By Ed Brock
Increased security at Hartsfield Atlanta International Airport is leading to a decrease in drug smuggling through the airport, law enforcement officials say.
And that means less drug money for those departments as well.
But the decline in smuggling at the airport is still a victory, Clayton County Sheriff Stanley Tuggle said.
"I really don't care so long as we're taking the drug dealers off the streets," Tuggle said.
From Jan. 1 to Sept. 11 2001 there were 151 drug-related arrests made at Hartsfield and $1.2 million in currency confiscated, according to the Clayton County Drug Task Force. During that time 1,127 pounds of marijuana, 813 pounds of the African drug khat, 569 pounds of cocaine, 42.93 pounds of ecstasy, two pounds of methamphetamine, one pound of heroin and 1,412 hits of LSD were seized.
From Sept. 11, 2001 to present 76 arrests have been made at the airport and $572,712 seized. There were 2,919 pounds of marijuana, 275 pounds of khat, 22 pounds of cocaine, 15 pounds of methamphetamine and one pound of ecstasy confiscated at the airport.
The downward trend of smuggling drugs through airports nationwide began after the Sept. 11 terrorist attacks and seems to be connected also to the subsequent creation of the Department of Homeland Security, Transportation Safety Administration spokeswoman Lauren Stover said. The creation of the new department put under the same umbrella several federal agencies such as the U.S. Border Patrol and the TSA.
"The information we are sharing is allowing us to intercept unwanted individuals who want to work at the airport," Stover said.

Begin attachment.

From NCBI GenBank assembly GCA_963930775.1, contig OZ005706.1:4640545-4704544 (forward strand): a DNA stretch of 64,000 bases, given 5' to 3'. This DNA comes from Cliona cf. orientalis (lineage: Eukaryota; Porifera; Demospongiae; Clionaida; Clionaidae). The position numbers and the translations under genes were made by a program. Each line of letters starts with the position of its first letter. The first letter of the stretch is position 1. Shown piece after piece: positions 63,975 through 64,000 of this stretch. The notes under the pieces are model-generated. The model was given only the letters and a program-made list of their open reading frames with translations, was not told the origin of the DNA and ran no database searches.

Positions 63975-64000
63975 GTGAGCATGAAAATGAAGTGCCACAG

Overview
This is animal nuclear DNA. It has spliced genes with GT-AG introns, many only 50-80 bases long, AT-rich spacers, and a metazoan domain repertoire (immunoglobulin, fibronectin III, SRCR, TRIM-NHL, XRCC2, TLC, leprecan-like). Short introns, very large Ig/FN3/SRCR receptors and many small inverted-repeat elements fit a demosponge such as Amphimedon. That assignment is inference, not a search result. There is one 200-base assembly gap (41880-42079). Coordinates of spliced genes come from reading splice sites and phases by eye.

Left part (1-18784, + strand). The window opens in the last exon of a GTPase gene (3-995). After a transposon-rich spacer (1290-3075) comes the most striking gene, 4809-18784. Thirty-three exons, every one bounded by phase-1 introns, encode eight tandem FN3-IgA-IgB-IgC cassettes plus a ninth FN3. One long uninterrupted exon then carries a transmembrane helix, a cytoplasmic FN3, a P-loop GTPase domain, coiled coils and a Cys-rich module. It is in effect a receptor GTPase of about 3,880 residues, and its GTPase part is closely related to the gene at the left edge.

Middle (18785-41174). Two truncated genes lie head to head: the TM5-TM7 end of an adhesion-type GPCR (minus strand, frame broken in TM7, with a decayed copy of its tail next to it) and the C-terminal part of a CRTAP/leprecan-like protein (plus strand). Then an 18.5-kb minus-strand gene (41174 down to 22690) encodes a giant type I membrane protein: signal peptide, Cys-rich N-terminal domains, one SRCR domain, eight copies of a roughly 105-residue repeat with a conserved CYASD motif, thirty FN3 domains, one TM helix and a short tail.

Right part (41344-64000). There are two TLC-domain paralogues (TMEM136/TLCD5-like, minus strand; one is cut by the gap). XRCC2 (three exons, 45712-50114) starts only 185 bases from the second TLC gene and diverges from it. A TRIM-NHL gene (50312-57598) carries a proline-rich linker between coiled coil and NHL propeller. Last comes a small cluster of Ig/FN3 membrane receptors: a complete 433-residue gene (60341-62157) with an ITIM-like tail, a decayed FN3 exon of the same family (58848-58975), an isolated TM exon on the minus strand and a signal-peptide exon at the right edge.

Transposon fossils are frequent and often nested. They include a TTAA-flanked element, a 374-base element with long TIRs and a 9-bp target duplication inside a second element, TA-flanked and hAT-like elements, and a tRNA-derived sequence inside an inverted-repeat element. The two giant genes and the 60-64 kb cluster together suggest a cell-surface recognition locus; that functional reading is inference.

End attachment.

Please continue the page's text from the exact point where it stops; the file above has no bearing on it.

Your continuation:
Along with the deeper background check on airport employees there is more new technology being implemented at the airports and a stronger presence of K-9 drug-detecting dog units.
"And there's just more focus on security these days," Stover said. "Everybody now is more vigilant in keeping their eyes open."
While drug trafficking at the airport has slowed down, that doesn't mean the drug trade has stopped, said Clayton County Drug Task Force Senior Agent James Beveridge. The task force is now focusing on other ways criminals bring drugs into the country. But Beveridge said he didn't want to jeopardize current operations by specifying what the task force is investigating.
Drug money made by seized cash and assets that are auctioned off is used to augment law enforcement agencies, Tuggle said.
"We're able to buy equipment that the county is reluctant to purchase," Tuggle said. "It's going to hurt us in that respect."
But while the post-Sept. 11 security situation has reduced one financial resource for law enforcement it has brought about another.
"Because of grant money coming from the Georgia Emergency Management Agency we have been able to stabilize the impact from the decline in seizures," Clayton County Police Chief Darrell Partain said.
And drugs are still being bought and sold, Partain said.
"The course of travel of narcotics seems to be by land now but still in the general direction of an airport because the deals seem more active there," Partain said.